silkvelvet(UK South)April 4, 2005

I have an oleander which is now about four years old and two foot high, in the largest size terracotta pot I could get. When I bought it, the instructions said to keep it indoors October-April.

Last year it flowered for the first time and it also flowered again over the winter in my dining room. Just put it outside since I don't reckon we will get more frosts on the coast now.

Can I plant it in the soil though, because it's getting to be a pain in the back to heft in for the winter :( ?

Also which aspect do oleanders like best and do I need to keep it out of the wind ?

Thank you for reporting this comment. Undo
vetivert8(NI-NZ zone 9a)

That good old south-facing brick wall, under the eaves. Free-draining soil. Some summer water but not a lot. Usually wind-sturdy unless you get something that shears the tops of trees/shrubs in your area. Wait until spring before cutting it back to take out old wood.

Frost cloth - just in case. Usually OK down to about -7C, though there will be some damage. If you get colder than that, and it hasn't had much of a summer baking - two frost cloths.

    Bookmark   April 4, 2005 at 5:55PM
Thank you for reporting this comment. Undo

Velvet, Oleanders can perform moderately to reasonably well in southern coastal districts - especially during warm summers. In the SW - (West Dorset down to Cornwall and probably around the N. Cornwall and N. Devon coasts), no protection is needed if grown against a sunny wall. The reflected heat from such sites will promote stronger, earlier flowering shoots. Quite a few can go down to minus 10C, but (and its a big but) they need masses of heat when actively growing to build up that level of hardiness. In the UK, where summers are relatively cool and winters quite wet, they are really only safe down to overnight lows of around 5C and will suffer damage if exposed to prolonged periods of freezing. It goes almost without saying that the soil should very well drained.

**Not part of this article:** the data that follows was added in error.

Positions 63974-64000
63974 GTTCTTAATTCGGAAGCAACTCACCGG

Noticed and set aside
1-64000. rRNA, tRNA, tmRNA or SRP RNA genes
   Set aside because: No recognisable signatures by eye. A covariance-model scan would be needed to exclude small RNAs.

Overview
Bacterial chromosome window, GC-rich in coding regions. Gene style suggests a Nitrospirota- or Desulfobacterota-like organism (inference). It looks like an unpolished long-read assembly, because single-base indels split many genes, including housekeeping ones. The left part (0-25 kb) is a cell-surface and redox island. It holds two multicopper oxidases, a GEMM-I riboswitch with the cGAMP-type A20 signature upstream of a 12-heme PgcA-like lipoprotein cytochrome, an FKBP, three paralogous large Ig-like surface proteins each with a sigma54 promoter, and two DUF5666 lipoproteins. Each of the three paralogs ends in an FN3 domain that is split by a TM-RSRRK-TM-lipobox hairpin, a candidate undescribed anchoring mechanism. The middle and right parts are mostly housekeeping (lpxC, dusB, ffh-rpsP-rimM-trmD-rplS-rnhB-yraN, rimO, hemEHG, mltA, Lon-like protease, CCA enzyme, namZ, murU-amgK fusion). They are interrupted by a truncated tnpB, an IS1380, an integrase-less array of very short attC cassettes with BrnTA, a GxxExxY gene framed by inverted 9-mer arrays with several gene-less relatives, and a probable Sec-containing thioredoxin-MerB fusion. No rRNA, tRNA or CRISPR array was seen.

They are very drought tolerant, but will grow faster and flower better if given additional water in summer. Some varieties need more heat to flower freely and generally, the double whites fall into this category. If you can get hold of named varieties (rarely seen in the UK unfortunately) the best for outdoors planting are: 'Atlas' - pink with a pale greenish yellow centre, tough and easy to grow., 'Italia' - rich, deep reddish pink, very fragrant compact and hardy to minus 8C in the UK without damage., 'Pasadena' - fuchsia pink, fragrant., 'Petite Red' - red, faintly fragrant, very dwarf., 'Villa Romaine' - pink with much deeper centre, exceptionally hardy maybe even to minus 10C in the UK!

Unfortunately the whites and creams tend either to be less hardy or do not perform well in the relatively low light levels that we get in this country. The common, single pink that is seen in garden centres is probably Nerium oleander ssp. oleander, which is reasonably hardy, but does not always flower that freely out of doors.

I suppose I ought to mention that all parts of the plant are highly toxic and can be fatal if ingested. I should also add that you would have to have the most extraordinary lack of taste buds to want to chew on any part - even the tiniest amount is very acrid, sickeningly so.

    Bookmark   April 5, 2005 at 4:24AM
Thank you for reporting this comment. Undo
Suiko(Oxford, England)

Mine is fine in Oxford. I used to bring it in in winter, but this one it's been outsiode all the time. There are some planted out here too, and temps below -5 are relatively common here. Mine is a white one - always flowers and seems pretty hardy.